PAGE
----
A sad reminder that an already marginalized community faces such a threat, photographer Andrew Youngson documents the struggle of the Bedouin living among the mines and UXO leftover in Egypt from World War II.
We have often written about the land mines that riddle Egypt’s desert. Originally planted during World War II by both Axis and Allied forces, these insidious weapons of war have since drifted from their original location, posing tremendous risk to local people.
Egyptian researchers strive to find safe methods to clear explosive mine fields and an Afghani designer built a bamboo minesweeper modeled after a childhood toy to keep his own people safe. But the desert is so remote and so vast that putting the scale of the problem into perspective can be challenging. These images by Andrew Youngson collected in a series called “The Devil’s Garden” do just that.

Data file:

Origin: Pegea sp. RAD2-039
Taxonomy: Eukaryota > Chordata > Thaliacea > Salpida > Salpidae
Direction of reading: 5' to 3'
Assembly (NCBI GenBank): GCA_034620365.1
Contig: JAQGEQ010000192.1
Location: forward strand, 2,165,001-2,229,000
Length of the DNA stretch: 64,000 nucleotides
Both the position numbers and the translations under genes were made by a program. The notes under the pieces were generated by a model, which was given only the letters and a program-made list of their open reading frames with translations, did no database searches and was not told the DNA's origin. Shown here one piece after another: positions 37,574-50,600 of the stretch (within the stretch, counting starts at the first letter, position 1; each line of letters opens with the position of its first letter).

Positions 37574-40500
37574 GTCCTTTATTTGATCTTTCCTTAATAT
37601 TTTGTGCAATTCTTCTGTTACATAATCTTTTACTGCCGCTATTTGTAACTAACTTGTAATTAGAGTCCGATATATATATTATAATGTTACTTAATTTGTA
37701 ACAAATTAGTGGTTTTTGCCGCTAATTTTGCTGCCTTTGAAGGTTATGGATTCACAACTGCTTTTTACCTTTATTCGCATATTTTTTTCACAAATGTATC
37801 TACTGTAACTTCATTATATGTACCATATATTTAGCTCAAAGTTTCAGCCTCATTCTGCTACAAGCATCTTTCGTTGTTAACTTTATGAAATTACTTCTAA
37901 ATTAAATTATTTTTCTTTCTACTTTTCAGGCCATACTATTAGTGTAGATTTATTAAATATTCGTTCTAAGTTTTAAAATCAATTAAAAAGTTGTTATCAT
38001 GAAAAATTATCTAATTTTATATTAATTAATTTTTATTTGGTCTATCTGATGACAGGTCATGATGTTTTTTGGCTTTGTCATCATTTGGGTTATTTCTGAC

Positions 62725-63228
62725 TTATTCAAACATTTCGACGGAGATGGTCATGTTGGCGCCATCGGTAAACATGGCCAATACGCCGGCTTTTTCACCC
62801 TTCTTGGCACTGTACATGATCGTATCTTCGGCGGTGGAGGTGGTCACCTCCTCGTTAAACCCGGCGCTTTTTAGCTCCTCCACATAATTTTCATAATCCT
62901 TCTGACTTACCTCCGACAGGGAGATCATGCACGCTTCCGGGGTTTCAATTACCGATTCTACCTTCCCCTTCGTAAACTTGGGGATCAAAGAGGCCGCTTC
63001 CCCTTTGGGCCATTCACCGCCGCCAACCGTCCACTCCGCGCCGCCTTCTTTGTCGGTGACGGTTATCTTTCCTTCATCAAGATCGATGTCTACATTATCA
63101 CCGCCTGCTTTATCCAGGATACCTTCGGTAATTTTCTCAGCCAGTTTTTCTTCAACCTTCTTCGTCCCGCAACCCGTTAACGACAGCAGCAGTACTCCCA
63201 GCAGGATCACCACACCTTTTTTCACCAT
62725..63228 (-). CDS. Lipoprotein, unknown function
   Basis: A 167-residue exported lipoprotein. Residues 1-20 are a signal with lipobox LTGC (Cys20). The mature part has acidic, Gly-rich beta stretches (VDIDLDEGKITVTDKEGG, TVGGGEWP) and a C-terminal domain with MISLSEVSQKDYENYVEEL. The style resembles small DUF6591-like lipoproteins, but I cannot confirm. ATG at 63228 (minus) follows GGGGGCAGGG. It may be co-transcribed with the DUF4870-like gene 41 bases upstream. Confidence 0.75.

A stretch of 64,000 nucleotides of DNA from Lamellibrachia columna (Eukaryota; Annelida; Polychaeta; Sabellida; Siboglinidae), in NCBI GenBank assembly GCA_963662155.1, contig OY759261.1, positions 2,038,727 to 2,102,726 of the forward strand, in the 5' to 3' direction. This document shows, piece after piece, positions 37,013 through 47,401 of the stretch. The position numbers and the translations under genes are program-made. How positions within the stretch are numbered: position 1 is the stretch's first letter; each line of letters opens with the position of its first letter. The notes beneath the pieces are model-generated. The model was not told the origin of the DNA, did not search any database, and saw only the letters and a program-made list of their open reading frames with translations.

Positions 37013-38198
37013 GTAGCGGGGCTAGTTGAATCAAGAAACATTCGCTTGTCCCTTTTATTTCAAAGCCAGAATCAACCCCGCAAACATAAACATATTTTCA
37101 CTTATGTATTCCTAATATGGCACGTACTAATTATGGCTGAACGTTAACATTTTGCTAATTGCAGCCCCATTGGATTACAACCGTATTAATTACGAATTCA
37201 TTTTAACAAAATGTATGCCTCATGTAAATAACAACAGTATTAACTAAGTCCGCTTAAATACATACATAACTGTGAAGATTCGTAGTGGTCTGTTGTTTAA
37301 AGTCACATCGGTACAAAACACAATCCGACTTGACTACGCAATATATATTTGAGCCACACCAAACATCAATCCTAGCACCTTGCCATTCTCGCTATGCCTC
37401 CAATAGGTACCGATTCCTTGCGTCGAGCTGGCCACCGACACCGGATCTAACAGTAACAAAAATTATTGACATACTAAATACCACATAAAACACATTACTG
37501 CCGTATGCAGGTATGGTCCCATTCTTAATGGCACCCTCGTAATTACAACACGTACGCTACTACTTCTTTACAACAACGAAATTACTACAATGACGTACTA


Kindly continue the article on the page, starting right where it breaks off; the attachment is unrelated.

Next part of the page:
Youngson says that the desert war was supposed to have been different from that fought in Europe. Civilians should have been spared the worst. While that may have been the case throughout the conflict, in the seven decades since, the Bedouin population has had to confront the daily fear of accidentally treading on these hidden killers.